First Person is a series of interviews with the first authors of a selection of papers published in Disease Models & Mechanisms, helping early-career researchers promote themselves alongside their papers. Talia Nasr is first author on ‘Disruption of a Hedgehog-Foxf1-Rspo2 signaling axis leads to tracheomalacia and a loss of Sox9+ tracheal chondrocytes’, published in DMM. Talia is a MD/PhD student at the University of Cincinnati, USA, currently in the final two MD years, with the PhD work completed in the lab of Aaron Zorn, investigating the pathogenesis of congenital tracheoesophageal defects.
How would you explain the main findings of your paper to non-scientific family and friends?
Development of tracheal cartilage, which helps maintain an open airway, requires the protein Sox9. Our paper finds a time-specific role for the Hedgehog signalling pathway and the protein Foxf1, a Hedgehog target, to support Sox9 in the trachea. This work also reveals a potential signalling mechanism for tracheal cartilage development that involves Hedgehog, Foxf1, the Wnt signalling pathway and Sox9. Ultimately, these results show potential ways in which congenital defects in human tracheal chondrogenesis might develop.
What are the potential implications of these results for your field of research?
These results suggest that Hedgehog and Wnt signalling in the trachea are fairly intertwined, and warrant a deeper dive into how these two pathways interact, considering that they're both required for tracheal development. These results also lead to more questions about the specific targets of Foxf1 during tracheal development. They really make me wonder whether Foxf1 might directly bind to some unexpected genes that have been previously implicated in human congenital tracheal defects.
What are the main advantages and drawbacks of the model system you have used as it relates to the disease you are investigating?
Mouse tracheal patterning appears to be quite similar to that of humans, so mice can be used to model human tracheal cartilage defects. Mouse genetics, though, can be complicated and require significant time to properly set up and support.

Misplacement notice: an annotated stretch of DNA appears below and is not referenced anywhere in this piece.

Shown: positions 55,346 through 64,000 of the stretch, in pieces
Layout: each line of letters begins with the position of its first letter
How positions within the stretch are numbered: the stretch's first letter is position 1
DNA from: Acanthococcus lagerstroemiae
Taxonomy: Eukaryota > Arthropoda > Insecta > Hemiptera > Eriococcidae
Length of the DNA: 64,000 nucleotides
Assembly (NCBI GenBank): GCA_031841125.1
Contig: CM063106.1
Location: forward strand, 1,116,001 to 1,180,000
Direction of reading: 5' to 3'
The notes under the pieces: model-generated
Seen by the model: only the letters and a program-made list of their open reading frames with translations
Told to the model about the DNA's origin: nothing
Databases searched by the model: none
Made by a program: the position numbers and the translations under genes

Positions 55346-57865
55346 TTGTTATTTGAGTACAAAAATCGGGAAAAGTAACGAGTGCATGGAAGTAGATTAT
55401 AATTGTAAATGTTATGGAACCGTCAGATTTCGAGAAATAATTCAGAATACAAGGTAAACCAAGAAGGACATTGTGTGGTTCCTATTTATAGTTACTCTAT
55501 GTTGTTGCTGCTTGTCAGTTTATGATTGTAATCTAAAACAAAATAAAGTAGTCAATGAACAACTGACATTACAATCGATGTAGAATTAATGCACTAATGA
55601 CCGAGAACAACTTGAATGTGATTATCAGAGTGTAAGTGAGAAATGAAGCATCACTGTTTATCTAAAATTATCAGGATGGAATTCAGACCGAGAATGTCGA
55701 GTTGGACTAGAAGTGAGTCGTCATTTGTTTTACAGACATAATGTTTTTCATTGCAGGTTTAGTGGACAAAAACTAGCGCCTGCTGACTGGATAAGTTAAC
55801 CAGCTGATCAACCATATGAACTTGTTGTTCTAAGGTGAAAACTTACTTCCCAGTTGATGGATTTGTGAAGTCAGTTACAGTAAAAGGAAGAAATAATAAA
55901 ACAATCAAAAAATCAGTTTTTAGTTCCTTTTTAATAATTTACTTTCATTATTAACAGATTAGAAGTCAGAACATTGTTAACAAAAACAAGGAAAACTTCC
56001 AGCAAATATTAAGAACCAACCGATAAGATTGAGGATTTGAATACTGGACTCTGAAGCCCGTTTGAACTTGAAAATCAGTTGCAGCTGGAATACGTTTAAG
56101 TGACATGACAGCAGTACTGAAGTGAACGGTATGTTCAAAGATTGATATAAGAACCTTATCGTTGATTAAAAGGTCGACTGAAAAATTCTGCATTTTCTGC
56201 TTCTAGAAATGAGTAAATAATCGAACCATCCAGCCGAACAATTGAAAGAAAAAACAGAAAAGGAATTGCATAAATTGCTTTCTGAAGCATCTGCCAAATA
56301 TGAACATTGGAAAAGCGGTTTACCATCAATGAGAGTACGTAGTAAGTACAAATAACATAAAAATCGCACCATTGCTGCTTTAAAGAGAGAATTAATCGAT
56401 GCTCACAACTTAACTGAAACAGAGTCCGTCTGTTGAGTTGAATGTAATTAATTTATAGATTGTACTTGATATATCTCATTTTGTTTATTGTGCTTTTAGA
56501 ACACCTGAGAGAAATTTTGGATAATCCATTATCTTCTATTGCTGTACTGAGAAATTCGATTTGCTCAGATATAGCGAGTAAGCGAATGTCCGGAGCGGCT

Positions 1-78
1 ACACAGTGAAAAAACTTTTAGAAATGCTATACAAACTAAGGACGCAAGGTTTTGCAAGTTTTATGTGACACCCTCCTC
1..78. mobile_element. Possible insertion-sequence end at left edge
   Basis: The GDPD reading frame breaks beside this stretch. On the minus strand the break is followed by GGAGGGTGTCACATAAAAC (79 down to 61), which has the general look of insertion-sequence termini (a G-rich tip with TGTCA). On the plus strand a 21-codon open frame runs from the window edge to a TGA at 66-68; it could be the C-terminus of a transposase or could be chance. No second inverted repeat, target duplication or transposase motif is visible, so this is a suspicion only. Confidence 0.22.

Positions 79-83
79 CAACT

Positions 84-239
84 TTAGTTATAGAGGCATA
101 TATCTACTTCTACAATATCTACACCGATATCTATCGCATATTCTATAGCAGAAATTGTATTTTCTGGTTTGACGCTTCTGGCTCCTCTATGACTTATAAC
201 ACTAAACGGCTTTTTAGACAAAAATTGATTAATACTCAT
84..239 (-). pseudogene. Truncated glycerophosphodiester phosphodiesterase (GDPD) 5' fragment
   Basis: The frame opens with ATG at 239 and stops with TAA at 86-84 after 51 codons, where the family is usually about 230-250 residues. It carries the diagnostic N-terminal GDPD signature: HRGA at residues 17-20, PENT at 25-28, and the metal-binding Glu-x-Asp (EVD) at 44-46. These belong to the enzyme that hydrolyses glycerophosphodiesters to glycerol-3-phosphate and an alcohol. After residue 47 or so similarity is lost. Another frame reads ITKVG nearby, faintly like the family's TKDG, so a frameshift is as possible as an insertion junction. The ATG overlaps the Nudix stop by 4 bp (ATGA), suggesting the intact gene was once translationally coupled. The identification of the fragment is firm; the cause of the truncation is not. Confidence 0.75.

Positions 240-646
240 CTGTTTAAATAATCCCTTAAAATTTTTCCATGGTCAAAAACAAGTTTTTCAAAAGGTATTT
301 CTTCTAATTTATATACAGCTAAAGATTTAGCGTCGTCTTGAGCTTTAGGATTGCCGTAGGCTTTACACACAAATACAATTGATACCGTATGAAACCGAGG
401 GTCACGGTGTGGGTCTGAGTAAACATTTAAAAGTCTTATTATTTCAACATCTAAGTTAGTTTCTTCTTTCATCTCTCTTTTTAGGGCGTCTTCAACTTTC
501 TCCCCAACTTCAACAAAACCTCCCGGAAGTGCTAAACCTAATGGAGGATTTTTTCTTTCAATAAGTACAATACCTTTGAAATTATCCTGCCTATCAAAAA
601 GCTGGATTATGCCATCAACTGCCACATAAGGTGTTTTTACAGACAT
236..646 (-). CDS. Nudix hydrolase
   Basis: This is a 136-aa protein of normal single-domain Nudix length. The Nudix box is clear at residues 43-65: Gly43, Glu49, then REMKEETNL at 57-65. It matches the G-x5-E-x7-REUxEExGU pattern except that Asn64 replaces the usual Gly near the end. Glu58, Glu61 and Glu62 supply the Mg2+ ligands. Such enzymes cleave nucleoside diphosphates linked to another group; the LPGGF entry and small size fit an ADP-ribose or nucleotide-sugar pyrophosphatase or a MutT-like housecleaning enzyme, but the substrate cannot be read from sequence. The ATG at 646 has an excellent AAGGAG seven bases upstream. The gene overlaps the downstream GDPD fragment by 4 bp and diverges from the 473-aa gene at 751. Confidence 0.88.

What has surprised you the most while conducting your research?
I was continually amazed at the time-specific roles for Hedgehog and Foxf1 that our results showed. For example, early Cre-mediated deletion of Foxf1 led to a single foregut tube, whereas Cre-mediated deletion starting just about a day later didn't seem to have any significant impact on tracheoesophageal separation at all. An embryo's integration of so many moving parts during development, especially in such a small timeframe, is always so impressive to me.
“An embryo's integration of so many moving parts during development, especially in such a small timeframe, is always so impressive to me.”
Describe what you think is the most significant challenge impacting your research at this time and how will this be addressed over the next 10 years?
COVID-19 has really significantly disrupted how everyone does research, and I think we're all going to be continually figuring out what is our ‘new normal’ for doing science, and life in general, for a long time to come.
What changes do you think could improve the professional lives of early-career scientists?
I think continuing discussions and implementing changes to foster, recruit and support a diverse academia is a good place to start. I also always find it helpful to learn more about the actual business of running a lab, as I don't think that gets openly discussed enough with trainees who are considering careers in academia.
What's next for you?
I'm currently completing the MD portion of my combined MD/PhD degree with the goal of eventually entering a paediatric residency program that integrates research with clinical training.
Talia Nasr's contact details: Center for Stem Cell and Organoid Medicine, Division of Developmental Biology, Perinatal Institute, Cincinnati Children's Hospital Medical Center, Cincinnati, OH 45229, USA.